A modern cruising boat is much like a house. On Delos we have many of the same conveniences that make life a little more civilized including electricity, flushing toilets, running water, refrigeration, air conditioning, and a washerdryer. We can go months at a time without tying up to a dock which means we need to be totally self sufficient. We aren’t connected to any public electricity grid, sewage system, or water supply so we generate our own power, dispose of our waste, and make our own water. It is important for boat owners like us to make sure our boats are functioning properly and we are doing what we can to support our boat living, that is why we make sure that maintenance needs like checking the engine, building our supply of bronze bolts, and replacing our teathering rope is at the top of our lists.
Delos Crew takes an afternoon off for a float party in Port Maurelle, Tonga
Rebuilding our windlass in Tahiti
Now Imagine taking your house and moving it thousands of miles from the nearest Home Depot- into a corrosive saltwater environment that loves to chew away at the metal and corrode everything in sight. We had nothing of the sort of metal or plastic glue to fix these. Plus, we were way from the support of appliance repairman, electricians, plumbers, and mechanics. If a light bulb burns out, water hose bursts, or piece of machinery malfunctions you need to be prepared to fix it or do without. In the past, I have had to sell my boat because it just wasn’t built for the conditions we wanted to sail in so I’ve had to get an upgrade — the sea is often more corrosive than people realize so owning a boat that is built for longevity is vital.
View from the top of the mast while working on the wind instruments in Tonga
We set off 15 months and many sailing miles ago stocked with spare parts. In Seattle, I mentally went through every critical system on the boat, noted our spares on hand, and ordered what I thought we needed for a repair at sea. It was like, I wanted to order water pumps online, along with the rest of the supplies we needed. We had drawers full of every light bulb imaginable, spare water pumps stashed under bunks, cabinets filled with toilet repair kits, and plastic organizers overflowing with random bits like metric seals and brass compression fittings.
Hard at it in La Cruz, Mexico
We’ve definitely had our share of failures so far, which you come to expect on a 10 year old boat that’s been out cruising 8 of those years. Stuff breaks and wears out. Luckily most of ours have been fixed with spare parts on board or brought by friends flying in to sail on Delos.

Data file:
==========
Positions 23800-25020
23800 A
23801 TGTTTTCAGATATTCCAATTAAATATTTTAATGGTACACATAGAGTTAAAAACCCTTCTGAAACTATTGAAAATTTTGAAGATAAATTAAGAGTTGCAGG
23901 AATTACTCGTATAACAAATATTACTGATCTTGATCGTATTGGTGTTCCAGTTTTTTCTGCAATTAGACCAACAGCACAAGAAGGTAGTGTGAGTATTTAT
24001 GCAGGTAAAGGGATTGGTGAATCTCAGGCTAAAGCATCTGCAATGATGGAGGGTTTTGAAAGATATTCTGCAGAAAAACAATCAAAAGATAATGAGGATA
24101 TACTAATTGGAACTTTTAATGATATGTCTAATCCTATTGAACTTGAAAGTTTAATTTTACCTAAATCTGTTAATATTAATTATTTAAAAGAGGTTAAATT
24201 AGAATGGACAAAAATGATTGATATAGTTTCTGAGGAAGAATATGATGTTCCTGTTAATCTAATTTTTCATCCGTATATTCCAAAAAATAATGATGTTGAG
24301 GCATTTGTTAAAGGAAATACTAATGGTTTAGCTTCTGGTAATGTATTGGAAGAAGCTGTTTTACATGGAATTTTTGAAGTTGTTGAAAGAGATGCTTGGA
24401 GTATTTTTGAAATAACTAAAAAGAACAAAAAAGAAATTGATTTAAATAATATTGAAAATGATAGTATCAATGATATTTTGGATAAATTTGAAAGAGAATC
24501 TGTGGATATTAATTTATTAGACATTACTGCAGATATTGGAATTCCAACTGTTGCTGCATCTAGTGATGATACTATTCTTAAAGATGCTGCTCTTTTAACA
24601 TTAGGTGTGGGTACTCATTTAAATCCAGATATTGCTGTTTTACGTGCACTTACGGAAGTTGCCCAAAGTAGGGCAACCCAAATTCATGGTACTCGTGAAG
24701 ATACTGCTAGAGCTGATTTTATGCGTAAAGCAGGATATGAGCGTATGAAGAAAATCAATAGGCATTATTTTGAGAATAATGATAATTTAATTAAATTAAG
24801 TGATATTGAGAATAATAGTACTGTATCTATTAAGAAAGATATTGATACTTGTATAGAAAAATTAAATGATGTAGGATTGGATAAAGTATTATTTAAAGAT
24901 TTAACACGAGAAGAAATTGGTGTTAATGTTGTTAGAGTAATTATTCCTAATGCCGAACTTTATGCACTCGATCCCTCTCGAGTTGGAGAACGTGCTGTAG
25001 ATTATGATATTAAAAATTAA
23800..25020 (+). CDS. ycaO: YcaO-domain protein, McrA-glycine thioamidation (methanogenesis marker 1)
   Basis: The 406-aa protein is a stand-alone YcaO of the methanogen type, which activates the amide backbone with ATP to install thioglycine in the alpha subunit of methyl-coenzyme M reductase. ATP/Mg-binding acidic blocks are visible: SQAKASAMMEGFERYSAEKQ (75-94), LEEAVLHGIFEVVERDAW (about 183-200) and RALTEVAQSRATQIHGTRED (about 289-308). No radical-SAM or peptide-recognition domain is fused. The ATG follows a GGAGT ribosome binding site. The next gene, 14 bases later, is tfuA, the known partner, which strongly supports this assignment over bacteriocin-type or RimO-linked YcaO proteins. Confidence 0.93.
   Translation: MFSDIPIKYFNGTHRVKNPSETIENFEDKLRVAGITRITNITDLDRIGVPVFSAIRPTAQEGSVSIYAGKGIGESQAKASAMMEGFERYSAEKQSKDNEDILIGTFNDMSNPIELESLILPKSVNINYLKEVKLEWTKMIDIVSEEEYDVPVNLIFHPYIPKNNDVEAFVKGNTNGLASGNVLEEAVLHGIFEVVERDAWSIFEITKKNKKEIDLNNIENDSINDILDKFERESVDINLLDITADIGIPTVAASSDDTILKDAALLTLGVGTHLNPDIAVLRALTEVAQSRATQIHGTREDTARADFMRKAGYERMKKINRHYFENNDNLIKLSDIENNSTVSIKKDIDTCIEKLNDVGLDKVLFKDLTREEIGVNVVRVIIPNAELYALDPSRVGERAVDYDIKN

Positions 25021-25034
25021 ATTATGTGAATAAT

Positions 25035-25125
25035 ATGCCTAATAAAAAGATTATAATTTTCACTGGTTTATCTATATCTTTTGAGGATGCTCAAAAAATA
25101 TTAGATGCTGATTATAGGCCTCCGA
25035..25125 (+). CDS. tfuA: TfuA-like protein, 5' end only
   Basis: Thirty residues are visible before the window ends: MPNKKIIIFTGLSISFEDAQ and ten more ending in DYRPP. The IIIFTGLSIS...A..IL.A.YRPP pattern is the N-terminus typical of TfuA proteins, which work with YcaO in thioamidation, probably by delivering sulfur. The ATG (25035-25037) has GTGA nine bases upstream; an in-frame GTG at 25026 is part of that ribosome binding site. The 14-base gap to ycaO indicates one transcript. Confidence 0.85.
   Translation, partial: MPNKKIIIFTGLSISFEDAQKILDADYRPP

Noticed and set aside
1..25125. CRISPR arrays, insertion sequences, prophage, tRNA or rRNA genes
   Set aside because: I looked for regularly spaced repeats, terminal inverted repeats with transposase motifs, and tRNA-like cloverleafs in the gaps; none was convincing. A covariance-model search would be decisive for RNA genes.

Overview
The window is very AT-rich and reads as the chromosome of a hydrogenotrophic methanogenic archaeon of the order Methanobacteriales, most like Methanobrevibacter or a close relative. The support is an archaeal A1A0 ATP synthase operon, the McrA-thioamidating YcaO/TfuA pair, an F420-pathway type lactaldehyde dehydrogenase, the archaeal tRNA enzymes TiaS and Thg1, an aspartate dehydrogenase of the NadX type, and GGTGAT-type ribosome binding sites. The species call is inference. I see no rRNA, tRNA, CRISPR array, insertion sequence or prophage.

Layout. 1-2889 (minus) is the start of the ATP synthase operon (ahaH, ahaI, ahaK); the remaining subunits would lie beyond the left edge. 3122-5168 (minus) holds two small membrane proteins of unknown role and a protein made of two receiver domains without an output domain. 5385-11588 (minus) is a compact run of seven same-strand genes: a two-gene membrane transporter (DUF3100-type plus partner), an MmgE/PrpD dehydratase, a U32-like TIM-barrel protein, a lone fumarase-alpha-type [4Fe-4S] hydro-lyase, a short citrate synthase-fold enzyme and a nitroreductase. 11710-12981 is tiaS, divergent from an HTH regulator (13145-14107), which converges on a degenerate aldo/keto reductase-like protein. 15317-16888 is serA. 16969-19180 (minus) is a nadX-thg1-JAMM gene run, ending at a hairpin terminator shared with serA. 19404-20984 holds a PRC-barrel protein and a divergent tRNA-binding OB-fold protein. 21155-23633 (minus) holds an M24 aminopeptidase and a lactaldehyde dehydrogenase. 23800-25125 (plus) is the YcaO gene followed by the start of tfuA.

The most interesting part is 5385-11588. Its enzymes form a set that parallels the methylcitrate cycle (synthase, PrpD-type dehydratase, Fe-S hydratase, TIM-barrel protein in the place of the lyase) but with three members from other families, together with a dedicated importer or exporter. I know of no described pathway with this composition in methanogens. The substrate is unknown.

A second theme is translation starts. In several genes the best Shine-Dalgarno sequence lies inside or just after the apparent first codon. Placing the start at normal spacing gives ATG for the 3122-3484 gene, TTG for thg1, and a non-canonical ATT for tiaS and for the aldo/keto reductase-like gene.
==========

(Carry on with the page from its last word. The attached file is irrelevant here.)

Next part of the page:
Working on the generator heat exchanger in Neiafu, Tonga
- In California we repaired the forward head, re-installed our propeller that didn’t want to stay on, and replaced the membranes on our fresh water maker after it started producing salt water.
- In Mexico we replaced our malfunctioning VHF radio, air conditioning pump, bow thruster propeller, propeller shaft seals, and had every sail re-stitched and reinforced for the Pacific crossing.
- During the crossing to the Marquesas we repaired the aft head, generator ground isolation relay, and propane hose for the stove after it broke in half leaking propane into the boat (very scary!).
- In French Polynesia we repaired the electric windlass for the anchor, our ripped mizzen spinnaker, dive compressor, generator salt water impellor, and replaced one of our refrigerator cooling fans.
- In Tonga we worked on the electric furler for the main sail, serviced the generator heat exchanger, rebuilt the dinghy engine carburetor, repaired the B & G wind direction instrument, and had two battery chargers fail.
Fixing the main electric furl motor in Tapana, Tonga
Luckily we’ve fixed most of our major problems. All our really important stuff like sails, rigging, hull, and main diesel have worked brilliantly through all that we’ve put them through. Right now our biggest problem is our battery chargers. Delos is a very power hungry boat with electric water pumps, toilets, winches, furlers, 2 freezers, 1 refrigerator, and of course all our computers for entertainment. We could get by without most of this, but it makes our life just that much easier. Luckily we have solar and wind power that provide about half of our electricity needs. Until we get our battery chargers replaced in New Zealand we make up the other half by running our main engine and charging from the alternator. Not ideal, but it works!
Our large battery charger that blew up a capacitor in Neiafu, Tonga
Before leaving Seattle we hauled Delos out of the water in preparation for our adventure. While in the midst of painting the bottom with fresh antifouling, replacing the propeller shaft seals, and servicing the bow thruster we had a visit from the previous owner of Delos. He sailed Delos from France to New Zealand and back to the US over a 5 year period. With a smile Stephan asked “So, you do realize that cruising is another word for boat work in exotic places right?” Yep Stephan I realize it, and it still beats the heck out of a day job!